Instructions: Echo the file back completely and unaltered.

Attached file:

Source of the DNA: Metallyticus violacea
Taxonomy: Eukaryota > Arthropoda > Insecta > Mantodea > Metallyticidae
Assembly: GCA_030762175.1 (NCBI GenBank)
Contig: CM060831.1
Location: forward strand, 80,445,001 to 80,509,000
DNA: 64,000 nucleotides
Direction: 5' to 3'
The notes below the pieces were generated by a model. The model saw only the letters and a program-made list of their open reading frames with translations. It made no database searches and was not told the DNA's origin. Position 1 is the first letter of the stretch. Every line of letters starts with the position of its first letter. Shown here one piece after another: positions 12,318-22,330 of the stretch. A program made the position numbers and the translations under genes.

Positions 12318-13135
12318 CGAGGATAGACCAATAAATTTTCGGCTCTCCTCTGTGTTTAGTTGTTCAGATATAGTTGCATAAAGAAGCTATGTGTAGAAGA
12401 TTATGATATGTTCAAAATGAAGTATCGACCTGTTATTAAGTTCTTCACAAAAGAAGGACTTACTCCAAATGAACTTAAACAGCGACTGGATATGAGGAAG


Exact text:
Source of the DNA: Metallyticus violacea
Taxonomy: Eukaryota > Arthropoda > Insecta > Mantodea > Metallyticidae
Assembly: GCA_030762175.1 (NCBI GenBank)
Contig: CM060831.1
Location: forward strand, 80,445,001 to 80,509,000
DNA: 64,000 nucleotides
Direction: 5' to 3'
The notes below the pieces were generated by a model. The model saw only the letters and a program-made list of their open reading frames with translations. It made no database searches and was not told the DNA's origin. Position 1 is the first letter of the stretch. Every line of letters starts with the position of its first letter. Shown here one piece after another: positions 12,318-22,330 of the stretch. A program made the position numbers and the translations under genes.

Positions 12318-13135
12318 CGAGGATAGACCAATAAATTTTCGGCTCTCCTCTGTGTTTAGTTGTTCAGATATAGTTGCATAAAGAAGCTATGTGTAGAAGA
12401 TTATGATATGTTCAAAATGAAGTATCGACCTGTTATTAAGTTCTTCACAAAAGAAGGACTTACTCCAAATGAACTTAAACAGCGACTGGATATGAGGAAG